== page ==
Silverado07

The film’s first third consists of a series of rolling challenges to the heroes that also draw them together, in a freewheeling and picaresque fashion that nonetheless obeys a particular logical flow. We move from Emmett rescuing Paden to Paden and Jake busting out of jail together with a goofy ruse, with the aid of Emmett, who blows up the town gallows to distract Langston and his deputies, and then with the intervention of Mal, who covers their flight from the sheriff with such frighteningly good marksmanship Langston decides his jurisdiction ends well short of the county line. This segues into a calculatedly iconic depiction of the four heroes riding abreast across the countryside with Broughton’s heroic theme swelling, all without a hint of irony. One the road to Silverado they come across a wagon train that’s been robbed by thieves posing as trail hands. Emmett and Mal’s altruism inspires them to go after the thieves, whilst Paden is more motivate by gaining the approval of one of the women of the train, Hannah (Rosanna Arquette), although she’s married to the bullish Conrad (Rusty Meyers), who, suspicious of the gang’s motives, elects himself to accompany them. The thieves prove to be part of a larger gang led by Dawson (James Gammon), but a successful combination of Emmett and Paden’s ruse and Mal and Jake’s shooting allows them to snatch back the train’s cashbox in a breezy, near-slapstick action sequence. Conrad holds the heroes up at gunpoint and demands the cashbox from them, but he is gunned down by one of the thieves.

Silverado08

Eventually the four heroes arrive with the wagon train in Silverado, where they go their separate ways: Mal to join his father Ezra (Joe Seneca), who owns his own ranch, Emmett and Jake to visit their sister Kate (Patricia Gaul), who’s married to the local land registrar J.T. Hollis (Earl Hindman) and has a son. Paden pays court to the widowed Hannah but is turned off by her professed determination to build her parcel of land into a great ranch. He soon finds Cobb is not just a local business owner but also the Silverado sheriff, positions he’s reached because he’s also the chief enforcer for the great local cattle rancher Ethan McKendrick (Ray Baker). Paden takes a job running the gaming in Cobb’s saloon the Midnight Star, managed by Stella, after Cobb fires and gut-punches the man who was in the job, Kelly (Richard Jenkins). Kelly vengefully tries to shoot Cobb but Cobb blows him away. Emmett has reasons to be wary of McKendrick, because he was in prison for shooting the cattle baron’s brother in self-defence. McKendrick professes to be satisfied by Emmett’s incarceration, but Emmett quickly learns the horse he’s riding, taken from one of the men who tried to kill him at the opening, has McKendrick’s brand, telling him McKendrick ordered the attempted hit. McKendrick is trying to take over all the nearby territory, terrorising the smaller land owners, including Ezra, who’s had his cabin burned down and now hides in a cave, and Mal’s resentful sister Rae (Lynn Whitfield) has moved into the town and become a prostitute. Upon Mal’s return he and Ezra stand up to McKendrick’s goons, but pay the price when Ezra is ambushed and shot dead.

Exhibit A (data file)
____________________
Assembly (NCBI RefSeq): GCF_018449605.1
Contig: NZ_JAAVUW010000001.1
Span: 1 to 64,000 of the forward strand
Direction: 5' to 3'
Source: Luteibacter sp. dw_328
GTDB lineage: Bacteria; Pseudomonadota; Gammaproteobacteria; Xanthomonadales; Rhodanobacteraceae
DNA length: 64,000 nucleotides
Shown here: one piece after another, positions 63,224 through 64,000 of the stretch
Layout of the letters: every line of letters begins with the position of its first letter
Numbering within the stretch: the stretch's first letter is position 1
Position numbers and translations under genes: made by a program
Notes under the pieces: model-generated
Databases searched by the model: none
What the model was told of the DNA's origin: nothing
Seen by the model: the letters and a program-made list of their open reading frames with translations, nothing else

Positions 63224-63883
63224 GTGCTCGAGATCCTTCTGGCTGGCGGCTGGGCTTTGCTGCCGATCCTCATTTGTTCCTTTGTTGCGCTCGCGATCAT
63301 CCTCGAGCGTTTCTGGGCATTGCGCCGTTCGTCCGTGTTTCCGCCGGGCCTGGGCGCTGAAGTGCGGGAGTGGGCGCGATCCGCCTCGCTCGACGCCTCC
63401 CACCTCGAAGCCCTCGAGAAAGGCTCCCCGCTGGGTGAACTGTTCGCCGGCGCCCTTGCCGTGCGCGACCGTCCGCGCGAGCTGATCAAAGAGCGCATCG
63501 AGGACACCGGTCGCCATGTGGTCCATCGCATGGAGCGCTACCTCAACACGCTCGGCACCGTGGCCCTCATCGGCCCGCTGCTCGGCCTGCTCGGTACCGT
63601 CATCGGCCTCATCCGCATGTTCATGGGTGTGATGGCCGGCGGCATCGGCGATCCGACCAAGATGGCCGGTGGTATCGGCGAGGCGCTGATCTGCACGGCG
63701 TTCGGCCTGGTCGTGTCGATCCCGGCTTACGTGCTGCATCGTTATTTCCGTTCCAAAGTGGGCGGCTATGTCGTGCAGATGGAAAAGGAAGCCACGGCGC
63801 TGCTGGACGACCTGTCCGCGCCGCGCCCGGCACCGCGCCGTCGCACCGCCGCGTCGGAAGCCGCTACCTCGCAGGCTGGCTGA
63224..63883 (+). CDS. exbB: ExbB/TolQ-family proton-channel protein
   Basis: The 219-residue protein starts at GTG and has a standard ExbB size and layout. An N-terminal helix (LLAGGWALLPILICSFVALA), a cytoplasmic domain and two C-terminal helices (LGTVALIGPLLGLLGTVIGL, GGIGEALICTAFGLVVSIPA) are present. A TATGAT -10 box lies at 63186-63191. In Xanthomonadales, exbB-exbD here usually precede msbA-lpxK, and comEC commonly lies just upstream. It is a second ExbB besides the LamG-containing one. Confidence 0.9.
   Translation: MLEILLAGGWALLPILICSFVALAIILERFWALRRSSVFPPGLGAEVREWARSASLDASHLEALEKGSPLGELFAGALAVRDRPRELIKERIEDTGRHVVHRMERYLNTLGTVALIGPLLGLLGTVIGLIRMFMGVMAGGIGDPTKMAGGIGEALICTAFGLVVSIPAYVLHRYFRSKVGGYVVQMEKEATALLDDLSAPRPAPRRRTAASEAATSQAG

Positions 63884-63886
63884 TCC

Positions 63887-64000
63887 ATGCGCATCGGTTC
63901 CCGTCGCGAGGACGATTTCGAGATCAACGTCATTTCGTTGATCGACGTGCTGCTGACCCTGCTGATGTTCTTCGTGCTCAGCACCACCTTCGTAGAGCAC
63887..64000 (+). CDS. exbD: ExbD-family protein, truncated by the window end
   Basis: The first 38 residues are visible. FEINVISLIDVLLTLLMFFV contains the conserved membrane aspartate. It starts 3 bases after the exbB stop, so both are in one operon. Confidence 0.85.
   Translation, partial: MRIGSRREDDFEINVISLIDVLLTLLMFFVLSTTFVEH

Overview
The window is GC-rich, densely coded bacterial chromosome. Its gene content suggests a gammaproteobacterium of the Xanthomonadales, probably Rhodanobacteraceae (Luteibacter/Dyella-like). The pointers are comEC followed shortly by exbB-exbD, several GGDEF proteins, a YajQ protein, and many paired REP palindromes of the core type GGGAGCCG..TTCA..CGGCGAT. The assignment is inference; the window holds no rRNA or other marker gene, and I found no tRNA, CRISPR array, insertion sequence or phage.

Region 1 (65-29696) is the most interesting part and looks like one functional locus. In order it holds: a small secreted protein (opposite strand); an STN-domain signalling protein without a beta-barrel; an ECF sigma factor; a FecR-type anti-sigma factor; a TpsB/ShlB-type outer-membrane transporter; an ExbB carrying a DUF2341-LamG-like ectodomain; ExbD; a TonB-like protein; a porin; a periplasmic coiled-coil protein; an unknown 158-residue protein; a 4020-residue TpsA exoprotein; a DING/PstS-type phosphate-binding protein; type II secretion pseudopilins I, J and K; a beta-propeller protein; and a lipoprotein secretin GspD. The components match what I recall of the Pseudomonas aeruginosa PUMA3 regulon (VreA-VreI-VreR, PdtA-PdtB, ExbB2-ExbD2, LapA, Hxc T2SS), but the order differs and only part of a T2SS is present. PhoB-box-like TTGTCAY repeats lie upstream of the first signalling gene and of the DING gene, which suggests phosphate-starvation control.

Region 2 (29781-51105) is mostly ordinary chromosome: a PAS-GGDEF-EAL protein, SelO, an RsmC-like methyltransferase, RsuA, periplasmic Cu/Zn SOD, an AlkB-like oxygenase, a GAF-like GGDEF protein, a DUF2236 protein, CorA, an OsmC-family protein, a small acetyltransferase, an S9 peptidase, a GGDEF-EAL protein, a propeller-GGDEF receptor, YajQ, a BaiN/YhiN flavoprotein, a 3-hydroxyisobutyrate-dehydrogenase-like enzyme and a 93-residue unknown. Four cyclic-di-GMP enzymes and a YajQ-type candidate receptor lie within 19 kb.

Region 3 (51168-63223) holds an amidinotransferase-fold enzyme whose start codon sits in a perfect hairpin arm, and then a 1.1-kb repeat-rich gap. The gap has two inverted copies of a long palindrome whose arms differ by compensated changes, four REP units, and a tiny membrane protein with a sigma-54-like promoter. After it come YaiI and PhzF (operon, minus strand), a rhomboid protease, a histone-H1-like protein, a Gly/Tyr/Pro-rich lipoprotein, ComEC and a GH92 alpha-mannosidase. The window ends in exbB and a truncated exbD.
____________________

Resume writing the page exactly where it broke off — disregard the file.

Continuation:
Silverado09

Silverado was reportedly cut down from a greater running time prior to release, and it tells in places, but it doesn’t entirely excuse the film’s lumpiness. The way plot strands and characters pile up suddenly a good distance into the running time robs it of the gallivanting charm and pace established early on, and even a screenwriter as skilful and adroit as Kasdan can’t easily negotiate the speed bump. There’s enough raw material for a film twice Silverado’s already solid length, assembling elements at a frantic pace to build up a storyline busy enough to engage all of his heroes and justify the inclusion of an array of assorted classical genre tropes. In this regard it stands in contrast with the economic structure Kasdan managed for Raiders of the Lost Ark, and unlike that film, which so sleekly performed osmosis on generations of pulp adventuring it emerged diamond-hard, Silverado rather makes you more conscious of Kasdan’s attempt to rope together clichés. Such multiplying is also proof of Kasdan’s honourable desire to offer his fun with substance, fleshing out his heroes and providing each of them with a strong stake in the drama, even the professionally disengaged Paden.